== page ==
That said, maybe everything is up to par and you think it’s a better idea to add aesthetic appeal. In that case, you might consider:

  • Adding more modern or up-to-date appliances to the kitchen.
  • Installing an up-to-date toilet, a bathroom mirror that opens up with plenty of space behind it, or a walk-in shower that will save the future occupants some time.
  • Installing a pool, sauna, or hot tub.

Before you make repairs, consider the following:

  • The current market value of your home and the market value of the homes in the neighborhood around you (this may determine whether the repairs are worth it or not).
  • The housing market in the area you live.
  • The time and money you’re willing to put into these renovations.
  • How much value you think you can ultimately add to your home.

What documents do you need before you can sell your house?

It might seem overwhelming, especially if you aren’t the organized type, but it’s important to gather as much of the following documents as possible:

  • Documents on professional inspections that have been made on your house
  • Your homeowner’s insurance
  • Documents on improvements, maintenance, renovations, or repairs that have been made on your house
  • Warranties on appliances that will be included in the house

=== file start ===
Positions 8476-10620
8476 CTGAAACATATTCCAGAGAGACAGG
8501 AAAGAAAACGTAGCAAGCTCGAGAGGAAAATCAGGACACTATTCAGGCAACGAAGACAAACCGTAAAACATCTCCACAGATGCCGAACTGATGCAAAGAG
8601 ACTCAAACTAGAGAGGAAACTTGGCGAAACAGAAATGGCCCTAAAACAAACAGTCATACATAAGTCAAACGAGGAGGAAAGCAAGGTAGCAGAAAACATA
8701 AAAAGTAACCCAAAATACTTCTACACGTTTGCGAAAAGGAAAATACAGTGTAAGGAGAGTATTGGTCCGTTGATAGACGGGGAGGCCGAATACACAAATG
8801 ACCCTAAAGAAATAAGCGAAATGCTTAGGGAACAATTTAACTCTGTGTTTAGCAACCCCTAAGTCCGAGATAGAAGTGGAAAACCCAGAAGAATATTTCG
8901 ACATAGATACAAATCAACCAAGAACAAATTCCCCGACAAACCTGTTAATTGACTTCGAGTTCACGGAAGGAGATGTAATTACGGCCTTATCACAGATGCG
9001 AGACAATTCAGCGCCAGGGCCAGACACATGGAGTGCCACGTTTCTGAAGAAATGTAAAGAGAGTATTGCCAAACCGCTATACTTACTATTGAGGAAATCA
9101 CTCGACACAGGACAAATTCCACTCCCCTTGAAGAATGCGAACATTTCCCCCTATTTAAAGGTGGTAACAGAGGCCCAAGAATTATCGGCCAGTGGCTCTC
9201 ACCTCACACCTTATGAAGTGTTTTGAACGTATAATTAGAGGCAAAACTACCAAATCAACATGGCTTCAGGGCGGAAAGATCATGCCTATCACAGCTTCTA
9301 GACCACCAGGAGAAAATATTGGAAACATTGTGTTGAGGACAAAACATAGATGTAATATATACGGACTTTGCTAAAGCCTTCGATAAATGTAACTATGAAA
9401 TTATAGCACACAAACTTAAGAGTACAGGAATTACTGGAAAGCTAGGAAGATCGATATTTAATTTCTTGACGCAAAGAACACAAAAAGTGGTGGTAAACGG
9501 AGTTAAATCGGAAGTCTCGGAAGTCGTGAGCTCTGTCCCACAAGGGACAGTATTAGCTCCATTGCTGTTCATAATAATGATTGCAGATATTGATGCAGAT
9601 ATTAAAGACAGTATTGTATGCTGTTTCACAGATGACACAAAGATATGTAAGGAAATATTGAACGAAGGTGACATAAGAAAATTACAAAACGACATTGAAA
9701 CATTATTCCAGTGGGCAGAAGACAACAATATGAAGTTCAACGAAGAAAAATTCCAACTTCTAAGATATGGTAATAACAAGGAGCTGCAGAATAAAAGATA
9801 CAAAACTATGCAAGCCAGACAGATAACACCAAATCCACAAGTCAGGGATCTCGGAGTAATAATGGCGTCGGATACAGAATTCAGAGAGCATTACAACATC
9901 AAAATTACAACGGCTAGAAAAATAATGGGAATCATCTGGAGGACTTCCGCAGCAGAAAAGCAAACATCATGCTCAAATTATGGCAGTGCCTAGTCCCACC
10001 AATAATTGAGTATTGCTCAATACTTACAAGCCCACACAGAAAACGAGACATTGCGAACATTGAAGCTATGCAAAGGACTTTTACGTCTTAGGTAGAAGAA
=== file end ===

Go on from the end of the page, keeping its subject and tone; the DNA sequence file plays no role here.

• Documents related to real estate agents who have helped you with your house
  • The original sales contract
  • Financing or mortgage documents
  • The title of the house
  • Documents that prove who owns the house (these could be certificates of compliance with zoning or building regulations, property surveys, or certificates of occupancy
  • Tax records
  • Appraisal records

Buying a Home

Buying a house is just about as daunting as selling one, only for different reasons. This is always a major step in someone’s life. So, let’s start with the first thing that’s probably on your mind:

How much do you have to make to buy a house?

This depends on a number of different factors, particularly how large you want the house to be, what condition you’re willing to settle for, and the location of the house. First thing’s first: you’ll need to figure out a rough estimate of your gross monthly income. Here is a simple formula:

  • [Hourly Pay] times [Hours Per Week] times 52 divided by 12 equals [Your Gross Monthly Income]

Your gross monthly income is one of the main factors that determines the size of the loan for which you’re able to apply. The reason for this is that mortgage companies are only willing to rent to people who they are confident in to pay the monthly mortgage, and your gross monthly income is the evidence they need.

Lenders determine your eligibility based on a certain formula. Generally speaking, you shouldn’t expect your monthly mortgage payment to be any higher than 28% of your gross monthly income. However, it’s important to remember that this isn’t just based on the price of the house alone. Your mortgage includes four factors:

  • Principal
  • Interest
  • Taxes
  • Insurance